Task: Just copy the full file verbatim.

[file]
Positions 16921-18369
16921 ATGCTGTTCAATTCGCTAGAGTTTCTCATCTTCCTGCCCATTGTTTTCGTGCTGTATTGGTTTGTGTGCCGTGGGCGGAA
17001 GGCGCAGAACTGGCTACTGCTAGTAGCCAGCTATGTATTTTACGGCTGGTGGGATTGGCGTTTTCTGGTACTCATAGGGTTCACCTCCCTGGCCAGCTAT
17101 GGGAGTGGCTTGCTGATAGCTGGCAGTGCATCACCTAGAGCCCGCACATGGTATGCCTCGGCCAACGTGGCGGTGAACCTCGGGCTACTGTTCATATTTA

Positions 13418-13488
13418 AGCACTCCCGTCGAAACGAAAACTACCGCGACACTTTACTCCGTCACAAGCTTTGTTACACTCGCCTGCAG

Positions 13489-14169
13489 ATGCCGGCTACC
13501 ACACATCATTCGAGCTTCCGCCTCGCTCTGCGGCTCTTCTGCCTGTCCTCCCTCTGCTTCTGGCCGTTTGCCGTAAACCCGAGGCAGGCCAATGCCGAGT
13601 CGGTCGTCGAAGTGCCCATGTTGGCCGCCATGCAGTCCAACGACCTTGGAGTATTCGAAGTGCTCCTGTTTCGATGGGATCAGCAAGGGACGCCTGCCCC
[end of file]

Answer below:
Positions 16921-18369
16921 ATGCTGTTCAATTCGCTAGAGTTTCTCATCTTCCTGCCCATTGTTTTCGTGCTGTATTGGTTTGTGTGCCGTGGGCGGAA
17001 GGCGCAGAACTGGCTACTGCTAGTAGCCAGCTATGTATTTTACGGCTGGTGGGATTGGCGTTTTCTGGTACTCATAGGGTTCACCTCCCTGGCCAGCTAT
17101 GGGAGTGGCTTGCTGATAGCTGGCAGTGCATCACCTAGAGCCCGCACATGGTATGCCTCGGCCAACGTGGCGGTGAACCTCGGGCTACTGTTCATATTTA

Positions 13418-13488
13418 AGCACTCCCGTCGAAACGAAAACTACCGCGACACTTTACTCCGTCACAAGCTTTGTTACACTCGCCTGCAG

Positions 13489-14169
13489 ATGCCGGCTACC
13501 ACACATCATTCGAGCTTCCGCCTCGCTCTGCGGCTCTTCTGCCTGTCCTCCCTCTGCTTCTGGCCGTTTGCCGTAAACCCGAGGCAGGCCAATGCCGAGT
13601 CGGTCGTCGAAGTGCCCATGTTGGCCGCCATGCAGTCCAACGACCTTGGAGTATTCGAAGTGCTCCTGTTTCGATGGGATCAGCAAGGGACGCCTGCCCC